It’s not easy remaining topical, funny, and entertaining while also not-so-subtly promoting skepticism and atheism, but Minchin pulls it off like a direct descendant of Tom Lehrer. The video above is a perfect example, from a 2011 show Minchin did at the Royal Albert Hall in London, backed up by the 55-piece Heritage Orchestra. If you like that, you can stream the entire concert via Amazon Prime Video.
I’ve written about Minchin before, particularly his performance of “Woody Allen Jesus” (which was recorded for — but not allowed to air on — Jonathan Ross’ UK chat show) and his brilliant beat poem, “Storm,” about an encounter with a woman who believes all sorts of nonsense and his efforts to rebut her anti-science garbage with rational thinking (watch him perform it here). Since then, Minchin has written the music and lyrics for two Broadway shows, “Matilda” (based on Roald Dahl’s book) and “Groundhog Day” (based on you know what).
I recently bought his new album, “Apart Together.” After a couple of listens, I continue to marvel at the cleverness of both his words and music.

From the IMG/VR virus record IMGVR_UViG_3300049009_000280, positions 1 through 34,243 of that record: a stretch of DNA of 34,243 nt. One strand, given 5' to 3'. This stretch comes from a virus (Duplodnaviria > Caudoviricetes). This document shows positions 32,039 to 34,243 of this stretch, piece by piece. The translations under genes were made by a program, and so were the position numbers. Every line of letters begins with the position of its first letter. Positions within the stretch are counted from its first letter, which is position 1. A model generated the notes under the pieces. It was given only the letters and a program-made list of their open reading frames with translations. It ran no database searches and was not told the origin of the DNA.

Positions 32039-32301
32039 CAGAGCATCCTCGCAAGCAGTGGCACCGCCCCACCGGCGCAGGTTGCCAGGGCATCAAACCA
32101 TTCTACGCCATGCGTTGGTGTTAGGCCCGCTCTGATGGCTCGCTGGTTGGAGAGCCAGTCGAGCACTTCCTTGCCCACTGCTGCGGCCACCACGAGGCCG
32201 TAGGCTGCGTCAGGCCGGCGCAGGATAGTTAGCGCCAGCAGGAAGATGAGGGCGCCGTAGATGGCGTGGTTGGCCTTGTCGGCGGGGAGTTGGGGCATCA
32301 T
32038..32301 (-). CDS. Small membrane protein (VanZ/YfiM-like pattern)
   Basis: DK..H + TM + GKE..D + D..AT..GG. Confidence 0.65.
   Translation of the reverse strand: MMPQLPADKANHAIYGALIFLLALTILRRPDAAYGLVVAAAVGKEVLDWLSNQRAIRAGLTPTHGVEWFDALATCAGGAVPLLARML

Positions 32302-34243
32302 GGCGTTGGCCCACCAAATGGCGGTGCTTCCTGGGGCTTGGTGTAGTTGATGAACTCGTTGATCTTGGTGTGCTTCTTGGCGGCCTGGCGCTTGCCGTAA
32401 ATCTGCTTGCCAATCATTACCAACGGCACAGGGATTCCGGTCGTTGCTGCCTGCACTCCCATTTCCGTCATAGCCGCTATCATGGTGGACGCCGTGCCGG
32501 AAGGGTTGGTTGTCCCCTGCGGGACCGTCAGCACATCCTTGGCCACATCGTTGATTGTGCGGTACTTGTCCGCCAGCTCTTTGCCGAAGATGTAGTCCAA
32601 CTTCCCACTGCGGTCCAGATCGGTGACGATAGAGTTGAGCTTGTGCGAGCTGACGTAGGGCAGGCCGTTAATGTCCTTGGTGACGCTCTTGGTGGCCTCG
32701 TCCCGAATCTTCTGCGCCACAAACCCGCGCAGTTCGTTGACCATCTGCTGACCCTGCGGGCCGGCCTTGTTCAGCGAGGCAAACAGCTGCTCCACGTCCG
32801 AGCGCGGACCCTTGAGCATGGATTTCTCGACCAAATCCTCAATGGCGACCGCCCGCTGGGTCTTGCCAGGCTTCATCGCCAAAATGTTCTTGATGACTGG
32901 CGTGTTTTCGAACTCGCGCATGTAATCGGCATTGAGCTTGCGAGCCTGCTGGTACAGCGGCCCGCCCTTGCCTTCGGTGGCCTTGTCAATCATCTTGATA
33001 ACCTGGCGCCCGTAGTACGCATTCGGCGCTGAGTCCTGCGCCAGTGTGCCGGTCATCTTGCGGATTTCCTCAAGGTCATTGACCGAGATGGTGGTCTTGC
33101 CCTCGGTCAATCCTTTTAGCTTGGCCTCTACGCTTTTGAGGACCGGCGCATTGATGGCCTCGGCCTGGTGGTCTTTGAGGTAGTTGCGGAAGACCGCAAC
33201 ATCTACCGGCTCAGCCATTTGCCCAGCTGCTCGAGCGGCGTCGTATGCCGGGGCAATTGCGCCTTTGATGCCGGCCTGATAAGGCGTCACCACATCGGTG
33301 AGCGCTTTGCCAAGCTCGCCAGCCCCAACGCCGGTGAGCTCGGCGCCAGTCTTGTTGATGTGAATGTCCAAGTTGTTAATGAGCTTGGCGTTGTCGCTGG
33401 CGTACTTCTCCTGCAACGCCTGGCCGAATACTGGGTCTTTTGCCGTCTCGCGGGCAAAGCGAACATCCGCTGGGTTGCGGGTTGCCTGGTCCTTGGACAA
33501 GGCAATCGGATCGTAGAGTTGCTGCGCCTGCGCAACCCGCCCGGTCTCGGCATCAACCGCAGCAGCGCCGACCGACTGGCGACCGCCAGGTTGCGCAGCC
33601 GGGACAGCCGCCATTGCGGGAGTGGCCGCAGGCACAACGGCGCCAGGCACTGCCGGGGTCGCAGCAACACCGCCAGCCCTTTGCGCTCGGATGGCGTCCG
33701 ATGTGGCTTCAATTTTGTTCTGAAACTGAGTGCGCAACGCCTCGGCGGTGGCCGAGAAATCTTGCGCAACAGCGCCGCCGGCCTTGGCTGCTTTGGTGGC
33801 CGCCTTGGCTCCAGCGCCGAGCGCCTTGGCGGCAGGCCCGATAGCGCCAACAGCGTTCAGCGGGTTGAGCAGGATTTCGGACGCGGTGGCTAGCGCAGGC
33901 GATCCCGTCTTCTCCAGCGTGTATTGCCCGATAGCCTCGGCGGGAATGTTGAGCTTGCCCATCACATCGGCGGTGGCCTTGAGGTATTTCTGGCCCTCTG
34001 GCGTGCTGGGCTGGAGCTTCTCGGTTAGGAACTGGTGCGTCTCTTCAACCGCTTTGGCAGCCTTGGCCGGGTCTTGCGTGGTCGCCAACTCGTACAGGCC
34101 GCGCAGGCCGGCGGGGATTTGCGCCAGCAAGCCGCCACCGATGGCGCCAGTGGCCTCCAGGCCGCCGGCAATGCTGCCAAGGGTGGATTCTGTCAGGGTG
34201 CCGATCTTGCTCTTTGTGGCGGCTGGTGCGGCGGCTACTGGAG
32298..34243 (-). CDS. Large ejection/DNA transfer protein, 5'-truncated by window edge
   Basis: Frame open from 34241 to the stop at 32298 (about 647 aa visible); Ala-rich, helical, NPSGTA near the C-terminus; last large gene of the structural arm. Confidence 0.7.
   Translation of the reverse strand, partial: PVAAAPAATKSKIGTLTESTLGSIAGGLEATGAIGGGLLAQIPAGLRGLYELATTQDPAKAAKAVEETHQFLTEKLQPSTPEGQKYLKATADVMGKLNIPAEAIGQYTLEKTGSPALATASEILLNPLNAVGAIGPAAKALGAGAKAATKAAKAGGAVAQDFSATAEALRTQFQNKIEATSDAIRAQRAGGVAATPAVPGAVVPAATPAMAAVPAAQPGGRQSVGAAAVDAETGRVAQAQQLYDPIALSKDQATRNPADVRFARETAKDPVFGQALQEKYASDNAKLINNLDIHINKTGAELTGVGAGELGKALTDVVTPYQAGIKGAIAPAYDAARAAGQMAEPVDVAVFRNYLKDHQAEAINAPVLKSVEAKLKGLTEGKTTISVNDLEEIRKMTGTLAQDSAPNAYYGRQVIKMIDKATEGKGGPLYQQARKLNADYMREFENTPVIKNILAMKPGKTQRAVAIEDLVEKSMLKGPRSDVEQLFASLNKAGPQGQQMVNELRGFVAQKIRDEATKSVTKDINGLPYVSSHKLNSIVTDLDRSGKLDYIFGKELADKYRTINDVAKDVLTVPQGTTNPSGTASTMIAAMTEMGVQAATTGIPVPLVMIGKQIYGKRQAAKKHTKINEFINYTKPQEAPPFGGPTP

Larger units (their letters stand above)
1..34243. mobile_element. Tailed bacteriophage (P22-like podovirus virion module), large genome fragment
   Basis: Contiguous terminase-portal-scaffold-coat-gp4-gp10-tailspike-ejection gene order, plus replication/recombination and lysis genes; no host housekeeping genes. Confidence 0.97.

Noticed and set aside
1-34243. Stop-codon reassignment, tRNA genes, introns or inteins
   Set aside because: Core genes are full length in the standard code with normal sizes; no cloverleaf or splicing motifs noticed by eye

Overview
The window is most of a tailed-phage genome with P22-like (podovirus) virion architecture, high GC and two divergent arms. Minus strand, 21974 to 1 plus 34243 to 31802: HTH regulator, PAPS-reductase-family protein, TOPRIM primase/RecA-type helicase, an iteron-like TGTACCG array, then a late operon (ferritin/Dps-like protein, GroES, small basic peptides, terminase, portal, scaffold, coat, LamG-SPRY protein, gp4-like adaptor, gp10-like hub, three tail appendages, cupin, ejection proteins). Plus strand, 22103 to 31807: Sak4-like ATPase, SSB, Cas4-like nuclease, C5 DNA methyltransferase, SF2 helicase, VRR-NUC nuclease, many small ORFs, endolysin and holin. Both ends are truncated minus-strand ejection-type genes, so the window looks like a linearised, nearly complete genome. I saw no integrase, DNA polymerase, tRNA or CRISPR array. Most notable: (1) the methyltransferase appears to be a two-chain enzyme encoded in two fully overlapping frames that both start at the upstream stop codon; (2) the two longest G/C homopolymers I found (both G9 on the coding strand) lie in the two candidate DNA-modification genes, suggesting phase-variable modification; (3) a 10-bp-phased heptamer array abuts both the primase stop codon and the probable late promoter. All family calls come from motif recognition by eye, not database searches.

Of course, I’m a sucker for any lyricist who, while sitting through turbulence on a flight, writes “If This Plane Goes Down” on a bunch of cocktail napkins. Or uses the word “entropy” in the middle of a tune about an elderly couple who froze to death in their mobile home (the title track). Then there’s “Airport Piano,” in which he encounters a random piano in an airport on the way to his gate, sits down to play it, and composes a song about the silliness of the situation and the way other passengers just walked right by him (though one did tip him).
This is a video he did for James Corden’s CBS show, “Talked Too Much and Stayed Too Long,” a song from the new album in which Minchin describes himself as a “love child of Liberace and Edward Scissorhands.”